are interested in how the Jewish community is engaging

with the LGBTQ+ community and building inclusive spaces,

please contact Aaron Welcher at awelcher@indyjcrc.org.

Lindsey, Rima, and Kathy Souchet-Downey

ROHINGYA ENGAGEMENT

In early 2019, the JCRC joined the national Jewish Rohingya

Justice Network (JRJN) to help address the Rohingya

genocide & refugee crisis that is currently happening.

Also, in early 2019, Senator Todd Young authored

the Burma Human Rights Act of 2019, which addresses the

ongoing crisis and place sanctions on Burma’s government

and military.

The JCRC was proud to partner with OBAT Helpers, Muslim

Alliance of Indiana, Congregation Beth-El Zedeck, and

Indianapolis Hebrew Congregation for an interfaith iftar

(breaking of the fast for Ramadan) that helped raised money

to directly support the Rohingya people. The event saw more

than 100 people of all faith backgrounds come together.

Keynote speakers were Rabbi Jeff Glickman and his wife Mindy,

who have been active in fighting the injustices happening to

the Rohingya people. An example of their efforts was building

a community kitchen named, Edie’s Kitchen, in the camps.

Rabbi Brett Krichiver, Senator J.D. Ford, Mayor Joe Hogsett,

Lindsey Mintz

7TH ANNUAL INDY FESTIVAL OF FAITHS

SUNDAY, SEPT. 22, 1-5 PM

Veterans Memorial Plaza, Downtown Indianapolis

The festival is a celebration of religious diversity with all

of the different faiths that make up Indy. Each group will

share their religion/culture with the at-large community.

Contact Marla Topiol at mtopiol@indyjcrc.org if you want

to be on the planning committee. For more information

visit http://www.festivaloffaiths.com.

10 JEWISH FEDERATION NEWS JULY/AUGUST 2019


YOUNG ADULTS

Alexis Grant and David Heilbron

Moishe Welcome, Pod

Roberta!

We are excited to be the founding residents of

Indianapolis’ first Moishe Pod (MoPo), and we want

to thank the Indianapolis community for the warm

welcome we have received since opening our doors

in April.

Moishe Pod is an initiative of Moishe

House, which seeks to create a

space for Jewish young adults in their

20s. We gather for events centered

around Jewish learning, spiritual

practice and exploration, Tikkun

Olam, and creating a welcoming

community for Jewish young adults.

Moishe Pod is resident driven, yet we

are eager to work with our greater Indianapolis Jewish

community to grow and foster a welcoming space for

Jews in their 20s seeking to connect.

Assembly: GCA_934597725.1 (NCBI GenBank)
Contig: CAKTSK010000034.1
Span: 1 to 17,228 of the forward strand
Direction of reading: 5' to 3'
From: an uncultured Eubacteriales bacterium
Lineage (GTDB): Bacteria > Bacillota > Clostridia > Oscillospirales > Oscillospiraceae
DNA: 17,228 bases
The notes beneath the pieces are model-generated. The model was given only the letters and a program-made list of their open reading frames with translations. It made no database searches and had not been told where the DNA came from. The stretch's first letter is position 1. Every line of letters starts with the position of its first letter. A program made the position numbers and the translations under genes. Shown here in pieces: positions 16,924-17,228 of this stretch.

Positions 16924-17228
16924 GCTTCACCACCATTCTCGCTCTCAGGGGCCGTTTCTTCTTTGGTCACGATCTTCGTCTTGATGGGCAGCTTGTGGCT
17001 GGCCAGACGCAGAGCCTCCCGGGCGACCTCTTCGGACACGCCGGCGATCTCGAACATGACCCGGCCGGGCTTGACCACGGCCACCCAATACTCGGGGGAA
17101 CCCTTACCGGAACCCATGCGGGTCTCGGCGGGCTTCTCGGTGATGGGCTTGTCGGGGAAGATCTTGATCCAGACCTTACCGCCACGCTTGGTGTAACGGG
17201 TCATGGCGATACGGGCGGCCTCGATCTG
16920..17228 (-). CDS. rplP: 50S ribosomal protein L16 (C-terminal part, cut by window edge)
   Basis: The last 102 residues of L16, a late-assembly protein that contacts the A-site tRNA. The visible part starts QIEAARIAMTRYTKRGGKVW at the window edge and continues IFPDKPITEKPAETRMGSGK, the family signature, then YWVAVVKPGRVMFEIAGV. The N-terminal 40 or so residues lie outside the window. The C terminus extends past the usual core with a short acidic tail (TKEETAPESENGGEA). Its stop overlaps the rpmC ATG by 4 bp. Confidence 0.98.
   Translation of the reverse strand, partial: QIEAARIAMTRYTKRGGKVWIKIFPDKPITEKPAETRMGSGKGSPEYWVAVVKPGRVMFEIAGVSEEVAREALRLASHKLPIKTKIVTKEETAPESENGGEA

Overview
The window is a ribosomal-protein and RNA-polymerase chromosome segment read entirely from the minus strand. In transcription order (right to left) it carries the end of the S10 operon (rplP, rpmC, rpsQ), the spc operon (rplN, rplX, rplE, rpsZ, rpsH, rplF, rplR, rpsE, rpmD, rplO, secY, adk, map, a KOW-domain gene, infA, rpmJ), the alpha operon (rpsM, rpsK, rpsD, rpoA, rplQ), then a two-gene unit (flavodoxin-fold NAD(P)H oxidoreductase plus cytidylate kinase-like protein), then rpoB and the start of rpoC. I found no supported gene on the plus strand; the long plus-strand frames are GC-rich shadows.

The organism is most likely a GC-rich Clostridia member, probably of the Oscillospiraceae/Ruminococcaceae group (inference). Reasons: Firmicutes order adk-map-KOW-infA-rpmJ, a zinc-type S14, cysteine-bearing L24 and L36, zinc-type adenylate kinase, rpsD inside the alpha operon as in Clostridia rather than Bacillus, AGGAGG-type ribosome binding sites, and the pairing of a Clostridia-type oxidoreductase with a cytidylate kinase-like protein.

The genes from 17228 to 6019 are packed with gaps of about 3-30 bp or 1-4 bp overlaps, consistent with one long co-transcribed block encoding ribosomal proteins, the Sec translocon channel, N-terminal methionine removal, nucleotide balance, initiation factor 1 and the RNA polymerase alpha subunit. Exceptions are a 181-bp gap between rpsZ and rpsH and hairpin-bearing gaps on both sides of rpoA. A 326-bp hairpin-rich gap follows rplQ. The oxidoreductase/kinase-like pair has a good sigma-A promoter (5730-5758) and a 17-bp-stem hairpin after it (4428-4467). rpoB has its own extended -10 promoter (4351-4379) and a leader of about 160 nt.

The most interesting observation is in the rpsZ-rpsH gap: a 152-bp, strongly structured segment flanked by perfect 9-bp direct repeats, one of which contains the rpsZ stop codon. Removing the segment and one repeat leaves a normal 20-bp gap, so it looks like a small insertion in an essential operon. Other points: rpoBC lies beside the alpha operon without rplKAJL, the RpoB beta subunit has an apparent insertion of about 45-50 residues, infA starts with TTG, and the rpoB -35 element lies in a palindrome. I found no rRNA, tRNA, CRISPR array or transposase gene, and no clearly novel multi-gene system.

So far, we have hosted a number of events at our

home in Broad Ripple, including a Passover Seder,

a Lag B’Omer event, Shabbat dinners, and social

gatherings. We hope that you will consider joining us

at one of our future gatherings.

Please reach out to us at mopoindy@gmail.com or

check out our calendar of events at bit.ly/mopoindy.

We look forward to meeting you soon if we haven’t

already.

GIVING BACK

A NEXTGen group shopped and stocked Popsie’s Pantry

in April. Top: Ari Hodes, Jeffrey Weinberg, Marty Weiss, and

Matt Kramer-Morning. Bottom: Roz Knapp, Erica Abrams,

and Sam Keenan.

PJ LIBRARY sends free, award-winning

books that celebrate Jewish values

and culture to families with children

6 months through 8 years old. Sign up

at https://bit.ly/2VAJ3Nn.

PJ OUR WAY is the next chapter of PJ

Library, for kids ages 8 ½ - 11. With PJ Our

Way, rather than receiving a specific

book in the mail, kids can choose

a free book that they want to receive

every month. Visit https://pjourway.org

to sign up.

WWW.JEWISHINDIANAPOLIS.ORG 11


JEWISH FAMILY SERVICES

Body Mind & Core Yogo leads KAVOD participants through a low-impact yoga class.

Passionate Yoga Instructors,

Enthusiasts Start Monthly

KAVOD Yoga Program

Local Holocaust survivors are aligning

their minds and bodies through a

new monthly yoga series, thanks to a

generous donation to KAVOD.

Svetlana Berman learned of the KAVOD

program through her friend, Katya Klauz,

the KAVOD program coordinator. She

was going through a teacher-in-training

course at Body Mind & Core yoga

studio in Carmel, Ind., and thought

bringing the yoga practice to this group

was a match made in heaven.

“I admired the people in this group,

their stories and their perseverance,”

Svetlana said. “I thought that it was

a great cause for the community to

create a program, helping Holocaust

survivors in their everyday life.”

Svetlana and her husband Solomon

also have a personal connection to

KAVOD. Solomon’s mother, Lubov

Berman, was a holocaust survivor from

the Former Soviet Union. She passed

away last year and in her honor, the

Berman’s donated $800 to help support

the Yoga program. The funds help

support group-transportation, instructor-fees

(if/when applicable), and the

purchase of additional supplies should

the class grow. They also donated an

additional $240, which went to purchasing

20 “kits” containing Yoga balls and

stretch bands for the participants.

“It is very important for me and my wife

that our kids and grandkids and all the

generations to come will never forget

the tragic events of the Holocaust,”

Solomon said. “We want to share my

Mom's story, telling about her strong

character that helped her not only

survive, but to prevail in a very difficult

What is Kavod?

In Hebrew, the word kavod

means to honor or respect. It is

the philosophy of Jewish Family

Services (JFS) that there is no one

more worthy of our honor or respect

than the Holocaust Survivors who

live among us.

Since launching the KAVOD initiative

in 2016, JFS staff have identified

and assisted over 100 Holocaust

Survivors in our community!

Through focus groups, individual

conversations, and surveys, JFS

staff spent significant time simply

learning about the population,

identifying their needs and their

hopes, and building trusting

relationships. Much of the success

going forward can be credited

back to this process that allowed

survivors to take part in the programdesign,

a process that promoted

self-dignity and self-expression.